A Circular Bit of History
It was the night before last Thanksgiving, and I was eating a pizza in bed watching television with my wife. My phone made its insistent you-have-a-text sound, and as I hit the button, I didn’t know that one of the more unusual mini episodes of my life was about to come full circle.
“Is this Budd?” an unknown texter asked.
“Depends. Who is this?” a wary pizza eater said.
“My name is Julian. I found an article that you wrote online. I believe you have my great-grandfather’s knives.”
I sat up in bed. I was just a little startled. I knew who this had to be but didn’t believe it! I needed proof.
“What was his name, and where was he from?” I knew the answer but wanted to see it.
“Second Lieutenant Arlyn Linde. He flew B-24s in WW II and lived in Fond du Lac, Wisconsin.” A message in a journalistic bottle that I had launched some six years ago had found its way into the right hands. I absolutely couldn’t believe it!
Some background: I have a bad habit of bingeing on eBay, focusing on oddball items that interest me but are ignored by most of the world. The result is that I have a complete set of colonial hewing axes in my office. And a 3-foot, 33-pound open-end wrench. And the computing gunsight from a B-17 ball turret. You get the picture. One of those binges focused on “theater knives.” In every WW II theater of operation, combat troops, both aerial and ground pounders, would often have custom knives made by rear-echelon mainte- nance types who had access to machinery. Each knife was unique to the craftsman and varied from being crude to lethally artistic, but all would perform defensive duties, if it came to that.
One of the frustrating aspects of those kinds of knives is that you never know who made them or for whom they were made. They may have played a role in history, but they just lay there, revealing nothing about their past. It’s maddening! You wish they could talk. Then I saw a listing for two knives that had the owner’s name, Lt. A. Linde, and his service number, O-930832, on the sheaths. It took only a little computer sleuthing to find out that he had been copilot on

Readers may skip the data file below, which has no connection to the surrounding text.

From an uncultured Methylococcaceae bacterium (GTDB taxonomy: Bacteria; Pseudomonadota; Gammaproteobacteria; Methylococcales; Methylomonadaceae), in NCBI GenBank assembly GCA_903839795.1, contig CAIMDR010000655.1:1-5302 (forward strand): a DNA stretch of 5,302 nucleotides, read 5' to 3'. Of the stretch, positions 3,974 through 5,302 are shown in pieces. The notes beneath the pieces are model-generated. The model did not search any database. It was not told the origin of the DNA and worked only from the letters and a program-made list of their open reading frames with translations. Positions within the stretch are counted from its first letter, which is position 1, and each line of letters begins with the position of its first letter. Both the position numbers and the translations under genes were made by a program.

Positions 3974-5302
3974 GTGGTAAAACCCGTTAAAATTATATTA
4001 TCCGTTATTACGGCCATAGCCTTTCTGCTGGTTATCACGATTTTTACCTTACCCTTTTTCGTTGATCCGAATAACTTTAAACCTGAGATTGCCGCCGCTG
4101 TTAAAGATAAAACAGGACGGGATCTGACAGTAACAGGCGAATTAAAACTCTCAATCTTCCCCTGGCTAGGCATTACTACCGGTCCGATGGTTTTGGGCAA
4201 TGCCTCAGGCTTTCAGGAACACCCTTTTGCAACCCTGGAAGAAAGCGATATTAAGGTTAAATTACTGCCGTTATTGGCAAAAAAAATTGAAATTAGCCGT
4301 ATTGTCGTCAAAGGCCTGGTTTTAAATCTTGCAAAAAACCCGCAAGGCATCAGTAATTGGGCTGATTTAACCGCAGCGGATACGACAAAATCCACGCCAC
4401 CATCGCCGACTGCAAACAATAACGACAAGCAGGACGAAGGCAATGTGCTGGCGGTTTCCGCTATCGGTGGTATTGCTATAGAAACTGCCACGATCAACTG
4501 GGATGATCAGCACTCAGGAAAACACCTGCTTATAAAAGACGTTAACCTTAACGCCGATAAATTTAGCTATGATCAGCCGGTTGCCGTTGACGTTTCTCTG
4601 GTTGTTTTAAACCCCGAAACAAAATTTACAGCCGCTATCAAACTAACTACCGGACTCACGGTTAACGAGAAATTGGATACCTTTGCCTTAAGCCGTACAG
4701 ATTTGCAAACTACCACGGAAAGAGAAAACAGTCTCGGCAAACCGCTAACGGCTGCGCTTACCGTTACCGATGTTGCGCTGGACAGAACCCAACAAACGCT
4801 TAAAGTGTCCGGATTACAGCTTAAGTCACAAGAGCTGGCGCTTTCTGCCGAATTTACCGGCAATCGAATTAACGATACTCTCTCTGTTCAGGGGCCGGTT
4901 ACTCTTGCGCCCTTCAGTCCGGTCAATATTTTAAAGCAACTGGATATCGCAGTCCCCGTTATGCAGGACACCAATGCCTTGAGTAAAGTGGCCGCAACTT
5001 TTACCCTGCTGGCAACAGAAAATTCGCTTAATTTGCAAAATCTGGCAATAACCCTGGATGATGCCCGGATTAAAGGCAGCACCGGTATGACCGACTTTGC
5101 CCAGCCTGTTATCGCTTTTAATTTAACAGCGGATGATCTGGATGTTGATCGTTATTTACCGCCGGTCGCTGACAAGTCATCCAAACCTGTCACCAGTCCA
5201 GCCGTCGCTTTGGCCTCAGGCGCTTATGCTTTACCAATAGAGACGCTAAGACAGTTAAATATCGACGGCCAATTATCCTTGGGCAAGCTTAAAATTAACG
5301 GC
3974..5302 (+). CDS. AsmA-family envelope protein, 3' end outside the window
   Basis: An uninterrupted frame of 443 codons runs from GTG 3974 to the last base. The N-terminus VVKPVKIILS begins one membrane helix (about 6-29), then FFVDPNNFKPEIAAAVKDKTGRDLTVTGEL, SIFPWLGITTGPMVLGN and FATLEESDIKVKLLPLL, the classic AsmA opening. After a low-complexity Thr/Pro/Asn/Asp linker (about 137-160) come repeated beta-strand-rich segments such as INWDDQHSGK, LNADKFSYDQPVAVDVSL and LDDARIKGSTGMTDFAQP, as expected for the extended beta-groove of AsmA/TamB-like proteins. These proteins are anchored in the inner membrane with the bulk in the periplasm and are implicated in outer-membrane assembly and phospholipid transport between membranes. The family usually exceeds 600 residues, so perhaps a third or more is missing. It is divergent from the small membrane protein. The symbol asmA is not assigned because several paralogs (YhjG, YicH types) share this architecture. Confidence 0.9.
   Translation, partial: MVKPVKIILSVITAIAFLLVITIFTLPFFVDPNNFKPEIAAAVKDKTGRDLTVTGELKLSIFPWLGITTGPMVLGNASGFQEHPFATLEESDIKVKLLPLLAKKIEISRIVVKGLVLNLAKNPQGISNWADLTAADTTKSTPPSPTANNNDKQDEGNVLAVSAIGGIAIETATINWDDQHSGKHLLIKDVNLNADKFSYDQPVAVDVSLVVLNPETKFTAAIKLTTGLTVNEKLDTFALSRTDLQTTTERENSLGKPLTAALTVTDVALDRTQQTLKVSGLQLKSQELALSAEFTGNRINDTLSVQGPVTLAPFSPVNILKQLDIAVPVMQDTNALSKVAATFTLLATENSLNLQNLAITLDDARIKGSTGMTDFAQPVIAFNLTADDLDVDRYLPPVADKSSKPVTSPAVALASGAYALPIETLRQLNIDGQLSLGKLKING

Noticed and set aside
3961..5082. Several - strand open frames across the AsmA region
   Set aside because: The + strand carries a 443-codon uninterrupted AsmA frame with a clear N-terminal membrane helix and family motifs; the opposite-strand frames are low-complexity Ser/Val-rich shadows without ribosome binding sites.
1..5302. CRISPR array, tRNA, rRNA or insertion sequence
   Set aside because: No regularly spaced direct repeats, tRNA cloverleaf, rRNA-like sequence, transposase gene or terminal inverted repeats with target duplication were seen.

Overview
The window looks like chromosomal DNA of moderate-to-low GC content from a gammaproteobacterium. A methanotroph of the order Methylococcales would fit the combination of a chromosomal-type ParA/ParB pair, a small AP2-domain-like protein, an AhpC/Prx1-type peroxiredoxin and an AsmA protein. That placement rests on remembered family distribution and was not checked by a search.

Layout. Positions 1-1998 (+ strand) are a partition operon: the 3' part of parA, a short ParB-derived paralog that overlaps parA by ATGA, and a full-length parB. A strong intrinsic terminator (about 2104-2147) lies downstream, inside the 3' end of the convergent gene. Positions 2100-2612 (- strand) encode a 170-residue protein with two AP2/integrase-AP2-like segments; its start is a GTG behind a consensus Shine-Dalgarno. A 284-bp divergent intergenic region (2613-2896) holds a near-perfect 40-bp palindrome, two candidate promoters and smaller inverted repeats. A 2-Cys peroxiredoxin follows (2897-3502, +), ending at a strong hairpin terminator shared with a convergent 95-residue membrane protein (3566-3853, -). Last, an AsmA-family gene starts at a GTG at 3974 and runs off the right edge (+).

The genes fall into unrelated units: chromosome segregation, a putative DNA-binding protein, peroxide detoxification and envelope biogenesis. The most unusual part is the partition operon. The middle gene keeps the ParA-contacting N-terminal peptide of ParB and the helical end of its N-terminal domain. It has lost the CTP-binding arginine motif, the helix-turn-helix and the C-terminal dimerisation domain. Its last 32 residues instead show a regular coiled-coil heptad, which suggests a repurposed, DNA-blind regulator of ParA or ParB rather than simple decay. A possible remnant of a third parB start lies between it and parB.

B-24s in Italy as part of the 55th Bomb Wing, 456th Bomb Group, most likely Tavoliere in the Foggia complex.
The person I bought them from was an antique dealer in Wisconsin, and she said that she had bought a foot locker at an estate sale that contained Linde’s personal military effects, including his dog tags and uniforms. I was aghast that anyone would sell something so identified with their ancestor. And I said so in no uncertain terms in an article in a generalaviation magazine where I wrote about the importance of family history. Personally, I’d walk through fire to find something with unassailable provenance like that that tied any artifact of any kind to my bloodline. I felt so strongly about it and used such firm verbiage that it irritated the young great-grandson. I was assailing his family, and he didn’t like it.
I totally redeemed myself, however, with the last paragraph of the piece. It said, “If there are descendants of Arlyn F. Linde, Lt. USAAF, reading this and you can prove your family connection, contact me and the knives and clippings will be on their way to you, free of charge! They belong in your house. Not mine.” Young Julian, himself an Army vet who had been deployed, was surfing the Web, read the article, including the last paragraph, and was taking advantage of it. He was absolutely ecstatic.
It took only a few bits of conversation with Julian to discover that he and his family held Lt. Linde in high regard. Some wires had gotten crossed, however, and all of his
WW II material had been sold in a yard sale. The young man said that he was trying to retrieve as many artifacts as possible that have his great-grandfather’s DNA attached to them and bring them back into the family fold. And now he has.
A Priority Mail package containing two knives, some newspaper clippings about Julian’s great-grandfather, and photos of his dog tags left here a couple of days ago. Lt.
Arlyn Linde is, in some ways, back with his family—as it should be.
Theknives were either made by or made for 2nd Lt. Arlyn Linde while flying B-24s in Italy.